Are you looking for help from a design perspective e.g. How to design materials to be delivered via online methods. Or how to actually deliver the system training using an online channel?
We are just starting to look at this ourselves, there has been so much talk about moving to online delivery at the past LT conferences I'm sure there are more experienced online practioners who could help us both out.
At HSBC we use Webex across the board, and it is an excellent tool, particularly for systems training, as you have the option to show your desktop applications, and then give users control of your machine, allowing you to watch them apply the learning and provide guidance.
You can sign up for Live Webex Demos via their site, and can also sign up for a free trial, which will allow you to experiment.
For advice and guidance on online learning I follow Clive Shepherd (http://clive-shepherd.blogspot.com/) who's an industry legend. His blog goes back over a number of years, so you'll find loads of hints and tips, he's also a director at onlignment where you can download a free booklet on training online (http://onlignment.com/live-online-learning-a-facilitators-guide/)
The place to start would be to identify your learning outcomes and then look at the needs of your trainees - are they going to want to work at the same pace as everyone else, are you going to have scheduled times for the webinars, how are they going to come back to the information later, are you going to run the webinar once, are several people going to run it - in which case how do you ensure consistency, how do you provide learners with the ability to test their understanding and practice?
There are many screen capture tools out there which enable you to build quite sophisticated training modules. It may be that a blended approach which uses webinar to introduce concepts and to summarise and problem solve at beginning and end, and some more structured simulation-style training in the middle that replicates the actual system would work well.
I'd suggest you try the Webex or Adobe Connect medium, but also look at products like Captivate, Camtasia, (and another part of the company I work for - Kaplan - also provides something called STT Trainer).
I am in exactly the same position, about to start authoring training content for systems training rollout. In the past I have delivered demo's, where I just share my desktop and walk them through it, supplying a word manual.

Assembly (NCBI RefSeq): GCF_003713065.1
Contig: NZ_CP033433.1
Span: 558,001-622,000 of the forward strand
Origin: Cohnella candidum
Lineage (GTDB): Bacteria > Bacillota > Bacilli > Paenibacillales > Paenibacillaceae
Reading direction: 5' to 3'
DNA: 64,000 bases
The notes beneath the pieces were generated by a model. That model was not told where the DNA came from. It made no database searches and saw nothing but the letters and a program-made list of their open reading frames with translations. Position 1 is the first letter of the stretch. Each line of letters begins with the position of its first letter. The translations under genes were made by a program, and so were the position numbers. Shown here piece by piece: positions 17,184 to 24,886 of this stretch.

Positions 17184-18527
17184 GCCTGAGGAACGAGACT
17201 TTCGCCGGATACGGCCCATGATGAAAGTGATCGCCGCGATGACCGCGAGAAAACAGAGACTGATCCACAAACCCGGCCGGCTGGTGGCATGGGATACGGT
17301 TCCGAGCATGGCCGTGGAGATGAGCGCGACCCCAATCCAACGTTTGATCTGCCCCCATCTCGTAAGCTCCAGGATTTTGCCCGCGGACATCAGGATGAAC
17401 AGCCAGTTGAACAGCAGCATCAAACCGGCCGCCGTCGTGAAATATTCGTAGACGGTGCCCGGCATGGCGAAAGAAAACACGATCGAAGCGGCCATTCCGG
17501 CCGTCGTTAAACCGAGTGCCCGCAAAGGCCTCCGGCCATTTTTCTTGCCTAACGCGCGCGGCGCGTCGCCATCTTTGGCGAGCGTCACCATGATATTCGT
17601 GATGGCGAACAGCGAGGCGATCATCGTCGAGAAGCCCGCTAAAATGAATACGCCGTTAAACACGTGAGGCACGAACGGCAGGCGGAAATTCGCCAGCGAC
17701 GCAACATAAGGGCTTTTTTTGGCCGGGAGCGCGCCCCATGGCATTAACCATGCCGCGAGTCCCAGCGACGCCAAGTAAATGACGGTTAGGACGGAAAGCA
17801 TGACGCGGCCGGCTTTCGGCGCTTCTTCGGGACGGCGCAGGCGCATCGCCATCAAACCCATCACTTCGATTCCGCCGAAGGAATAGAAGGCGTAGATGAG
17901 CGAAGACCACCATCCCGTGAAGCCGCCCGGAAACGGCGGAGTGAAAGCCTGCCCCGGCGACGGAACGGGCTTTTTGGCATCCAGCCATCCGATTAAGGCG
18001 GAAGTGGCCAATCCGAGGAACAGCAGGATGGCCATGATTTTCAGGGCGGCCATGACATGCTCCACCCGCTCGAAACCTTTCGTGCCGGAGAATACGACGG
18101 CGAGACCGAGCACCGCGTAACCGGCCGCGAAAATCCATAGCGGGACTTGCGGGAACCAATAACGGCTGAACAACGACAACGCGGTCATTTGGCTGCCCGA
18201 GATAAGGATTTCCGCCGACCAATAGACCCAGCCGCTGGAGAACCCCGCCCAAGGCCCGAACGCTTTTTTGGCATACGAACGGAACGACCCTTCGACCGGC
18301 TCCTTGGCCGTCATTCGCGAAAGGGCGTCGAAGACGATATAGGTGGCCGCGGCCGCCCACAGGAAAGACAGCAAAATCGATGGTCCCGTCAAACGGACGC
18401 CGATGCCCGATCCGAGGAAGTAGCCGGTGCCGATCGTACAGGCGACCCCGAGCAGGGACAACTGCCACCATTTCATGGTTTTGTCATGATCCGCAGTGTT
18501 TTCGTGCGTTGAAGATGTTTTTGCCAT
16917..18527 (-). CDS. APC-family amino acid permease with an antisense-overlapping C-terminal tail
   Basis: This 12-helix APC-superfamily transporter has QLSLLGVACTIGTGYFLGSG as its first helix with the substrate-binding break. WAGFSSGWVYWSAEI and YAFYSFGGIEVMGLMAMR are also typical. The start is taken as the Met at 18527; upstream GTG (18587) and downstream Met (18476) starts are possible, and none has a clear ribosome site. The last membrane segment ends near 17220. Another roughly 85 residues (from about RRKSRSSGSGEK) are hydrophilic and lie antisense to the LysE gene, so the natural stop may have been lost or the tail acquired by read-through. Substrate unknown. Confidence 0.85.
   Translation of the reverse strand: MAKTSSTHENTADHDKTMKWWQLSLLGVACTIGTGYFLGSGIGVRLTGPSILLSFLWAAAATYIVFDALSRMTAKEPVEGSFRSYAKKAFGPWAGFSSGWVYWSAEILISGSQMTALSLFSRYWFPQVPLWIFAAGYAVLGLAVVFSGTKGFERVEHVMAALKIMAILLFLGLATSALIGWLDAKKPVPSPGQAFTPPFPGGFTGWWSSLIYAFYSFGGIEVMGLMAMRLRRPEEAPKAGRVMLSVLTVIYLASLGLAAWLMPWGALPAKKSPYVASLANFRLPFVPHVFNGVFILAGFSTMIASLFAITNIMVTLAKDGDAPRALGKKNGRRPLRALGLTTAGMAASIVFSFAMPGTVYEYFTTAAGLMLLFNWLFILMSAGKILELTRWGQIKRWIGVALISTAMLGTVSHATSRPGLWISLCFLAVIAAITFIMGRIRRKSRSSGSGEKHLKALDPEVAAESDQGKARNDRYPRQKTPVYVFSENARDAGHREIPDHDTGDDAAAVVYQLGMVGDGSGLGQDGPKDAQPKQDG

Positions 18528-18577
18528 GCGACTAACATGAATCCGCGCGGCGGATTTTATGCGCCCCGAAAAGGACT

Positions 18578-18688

We have purchased STT Trainer (hence my interest in your comment Karen, that you work for them). It seems really good, although I am a very new user. I am very interested in replies re the structure/how to best deliever the blended learning, as I have no experience of this as yet. Thanks Andrew - I'll check the links out.
I am coming to the conference on 8th june and would be very interested to meet/hear others experiences,
Hi Alex - glad you're supporting a sister part of our business - I saw STT trainer at Learning Technologies, and was quite impressed by the range of options for exporting the learning that it offered. Kaplan is such a big company that it's hard to keep track of all we do.
I'm responsible for developing online courses for Kaplan Financial, leading to accountancy qualifications - one of the modules we need to develop over the next few months is for basic Sage accounts. We will probably go for something like Captivate, so that you can teach / show the learners how to do something, and then create further opportunities for them to try it out for themselves - and then to create an assessment which allows them to gauge how much they have learnt.
You could have an audio soundtrack to the teaching element, if voice is important to them for reassurance. It would possibly be good to have a webex session to do catch up problem solving at the end of each learning module. Very much dependent on how your audience is comfortable learning, but my recommendation would be for some solution which enables them to practice in something that looks like a live environment as much as they want until they feel confident.